In Dracula, chapters six through eight kick the narrative into frightening action. By then, real estate agent Jonathan Harker has traveled to Transylvania to negotiate Dracula's purchase of a London property and become the vampire's prisoner. His fiancée Mina Murray, her friend Lucy Westenra, and Lucy's mother have traveled to Whitby for a relaxing holiday, but Mina remains troubled by the lack of letters from Jonathan. She confides her worries and records the strange scenes she witnesses in her journal.

On the afternoon of his arrival, according to a modern account compiled by historians at the Whitby Museum, Stoker climbed the 199 Steps to St. Mary's churchyard and found a bench in the southwest corner. The view made a deep impression on Stoker, and he took note of the river and harbor, the abbey's "noble ruin," the houses "piled up one over the other anyhow." In his novel, Mina arrives in late July on the same train as Stoker, mounts the 199 Steps, and echoes his thoughts:

"This is to my mind the nicest spot in Whitby, for it lies right over the town, and has a full view of the harbor ... It descends so steeply over the harbor that part of the bank has fallen away, and some of the graves have been destroyed. In one place part of the stonework of the graves stretches out over the sandy pathway far below. There are walks, with seats beside them, through the churchyard; and people go and sit there all day long looking at the beautiful view and enjoying the breeze. I shall come and sit here very often myself and work."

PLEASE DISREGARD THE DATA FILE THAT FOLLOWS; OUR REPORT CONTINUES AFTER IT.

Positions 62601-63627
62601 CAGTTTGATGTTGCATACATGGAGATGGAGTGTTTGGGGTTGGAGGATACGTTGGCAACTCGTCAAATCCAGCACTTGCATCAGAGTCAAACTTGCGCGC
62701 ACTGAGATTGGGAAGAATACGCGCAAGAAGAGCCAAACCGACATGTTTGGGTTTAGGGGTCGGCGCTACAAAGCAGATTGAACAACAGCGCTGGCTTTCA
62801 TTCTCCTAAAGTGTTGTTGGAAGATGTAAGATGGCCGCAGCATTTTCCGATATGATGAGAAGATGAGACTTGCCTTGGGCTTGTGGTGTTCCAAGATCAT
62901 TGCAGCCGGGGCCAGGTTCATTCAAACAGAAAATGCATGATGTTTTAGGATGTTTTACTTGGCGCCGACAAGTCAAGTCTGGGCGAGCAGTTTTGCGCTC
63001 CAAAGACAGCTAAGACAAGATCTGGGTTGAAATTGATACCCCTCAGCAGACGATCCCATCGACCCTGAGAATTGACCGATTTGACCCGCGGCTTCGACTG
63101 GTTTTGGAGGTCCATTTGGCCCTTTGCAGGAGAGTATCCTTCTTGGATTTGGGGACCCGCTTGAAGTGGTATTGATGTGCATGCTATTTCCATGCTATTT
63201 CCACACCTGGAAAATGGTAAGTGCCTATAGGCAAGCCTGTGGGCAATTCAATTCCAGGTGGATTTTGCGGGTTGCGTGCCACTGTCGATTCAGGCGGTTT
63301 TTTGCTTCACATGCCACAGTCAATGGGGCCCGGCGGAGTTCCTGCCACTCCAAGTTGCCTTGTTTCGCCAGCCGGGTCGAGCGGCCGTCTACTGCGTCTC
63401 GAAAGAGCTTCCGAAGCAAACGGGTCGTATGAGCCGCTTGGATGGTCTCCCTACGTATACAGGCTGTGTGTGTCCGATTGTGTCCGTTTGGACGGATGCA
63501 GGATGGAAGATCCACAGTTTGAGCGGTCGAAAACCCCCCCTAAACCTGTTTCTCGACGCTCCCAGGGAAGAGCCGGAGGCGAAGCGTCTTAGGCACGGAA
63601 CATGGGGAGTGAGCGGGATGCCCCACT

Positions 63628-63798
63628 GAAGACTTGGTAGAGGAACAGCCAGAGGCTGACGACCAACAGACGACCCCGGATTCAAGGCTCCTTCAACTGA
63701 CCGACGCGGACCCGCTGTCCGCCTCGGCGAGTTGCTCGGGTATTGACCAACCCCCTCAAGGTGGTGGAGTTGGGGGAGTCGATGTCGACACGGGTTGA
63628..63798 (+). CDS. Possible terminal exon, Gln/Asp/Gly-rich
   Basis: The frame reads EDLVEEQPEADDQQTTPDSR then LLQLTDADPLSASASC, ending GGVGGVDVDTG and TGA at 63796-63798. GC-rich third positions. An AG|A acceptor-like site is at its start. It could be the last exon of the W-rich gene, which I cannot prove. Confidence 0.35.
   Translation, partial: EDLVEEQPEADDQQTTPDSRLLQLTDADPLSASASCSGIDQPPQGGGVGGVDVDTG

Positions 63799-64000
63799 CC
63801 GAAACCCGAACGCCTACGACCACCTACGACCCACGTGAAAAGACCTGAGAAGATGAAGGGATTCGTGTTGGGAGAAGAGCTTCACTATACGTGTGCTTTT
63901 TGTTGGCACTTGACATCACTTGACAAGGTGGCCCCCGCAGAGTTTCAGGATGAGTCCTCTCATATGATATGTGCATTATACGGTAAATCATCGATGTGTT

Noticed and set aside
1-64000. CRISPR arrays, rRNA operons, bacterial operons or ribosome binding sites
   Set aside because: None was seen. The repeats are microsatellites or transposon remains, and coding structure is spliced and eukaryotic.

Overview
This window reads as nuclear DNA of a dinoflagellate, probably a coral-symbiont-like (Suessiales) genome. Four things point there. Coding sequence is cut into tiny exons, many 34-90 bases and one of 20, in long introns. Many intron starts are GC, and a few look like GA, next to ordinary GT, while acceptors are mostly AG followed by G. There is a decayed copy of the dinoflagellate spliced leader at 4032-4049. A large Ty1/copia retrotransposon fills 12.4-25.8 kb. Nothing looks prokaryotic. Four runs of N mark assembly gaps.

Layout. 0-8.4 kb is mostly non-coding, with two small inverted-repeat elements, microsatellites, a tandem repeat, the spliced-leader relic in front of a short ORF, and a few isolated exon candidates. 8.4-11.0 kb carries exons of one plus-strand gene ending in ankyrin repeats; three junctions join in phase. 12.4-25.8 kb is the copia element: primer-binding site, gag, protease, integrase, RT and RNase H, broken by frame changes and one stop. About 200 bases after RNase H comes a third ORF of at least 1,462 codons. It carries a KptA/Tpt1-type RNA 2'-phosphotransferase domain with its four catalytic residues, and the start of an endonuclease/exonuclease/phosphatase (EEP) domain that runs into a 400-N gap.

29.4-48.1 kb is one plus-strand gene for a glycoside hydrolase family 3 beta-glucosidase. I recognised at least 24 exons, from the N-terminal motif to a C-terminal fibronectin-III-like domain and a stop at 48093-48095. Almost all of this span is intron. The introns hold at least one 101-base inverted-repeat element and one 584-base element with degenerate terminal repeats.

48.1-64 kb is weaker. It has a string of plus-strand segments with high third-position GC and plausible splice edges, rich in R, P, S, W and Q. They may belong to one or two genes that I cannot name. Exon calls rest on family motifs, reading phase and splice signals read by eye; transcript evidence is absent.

The churchyard gave Stoker a number of literary ideas. The following day, Stoker chatted there with three leathery old Greenland fisherman who likely spoke in a distinct Yorkshire dialect. They told Stoker a bit of mariner's lore: If a ship's crew heard bells at sea, an apparition of a lady would appear in one of the abbey's windows. "Then things is all wore out," one of the sailors warned.

Stoker ambled between the headstones that sprouted from the thick carpet of grass. Though most of the markers' names and dates had been erased by the wind, he copied almost 100 into his notes. Stoker used one of them, Swales, as the name of the fisherman with a face that is "all gnarled and twisted like the bark of an old tree," who begins talking with Mina in the churchyard. Mina asks him about the legend of the lady appearing in the abbey window, but Swales says it's all foolishness—stories of "boh-ghosts an' barguests an' bogles" that are only fit to scare children.

St. Mary's churchyard
St. Mary's churchyard, which Mina calls "the nicest spot in Whitby."

For the first few days in August, Stoker was occupied by the summer's social calendar. He likely enjoyed dinner with friends arriving from London, and went to church on Sunday morning. On the 5th, Stoker's wife and son joined him at 6 Royal Crescent. The next several days may have been spent at the Saloon, promenading on the pier, and making social calls, as it was the custom for newly arrived visitors to visit with acquaintances in town.

But Whitby's infamous weather had the ability to turn a sunny day somber in an instant. August 11 was a "grey day," Stoker noted, "horizon lost in grey mist, all vastness, clouds piled up and a 'brool' over the sea." With Florence and Noel perhaps staying indoors, Stoker set off for the East Cliff again and chatted with a Coast Guard boatman named William Petherick. "Told me of various wrecks," Stoker jotted. During one furious gale, a "ship got into harbor, never knew how, all hands were below praying."

The ship was the Dmitry, a 120-ton schooner that had left the Russian port of Narva with a ballast of silver sand. The ship encountered a fierce storm as it neared Whitby on October 24, 1885, and aimed for the harbor.

"The 'Russian' got in but became a wreck during the night," according to a copy of the Coast Guard's log, which Petherick delivered to Stoker. The crew survived. In a picture taken by local photographer Frank Meadow Sutcliffe just a few days after the storm, the Dmitry is shown beached near Tate Hill Pier with its masts lying in the sand.

'The Wreck of the Dmitry' (1885), by Frank Meadow Sutcliffe
The Wreck of the Dmitry (1885), by Frank Meadow Sutcliffe
Courtesy of the Sutcliffe Gallery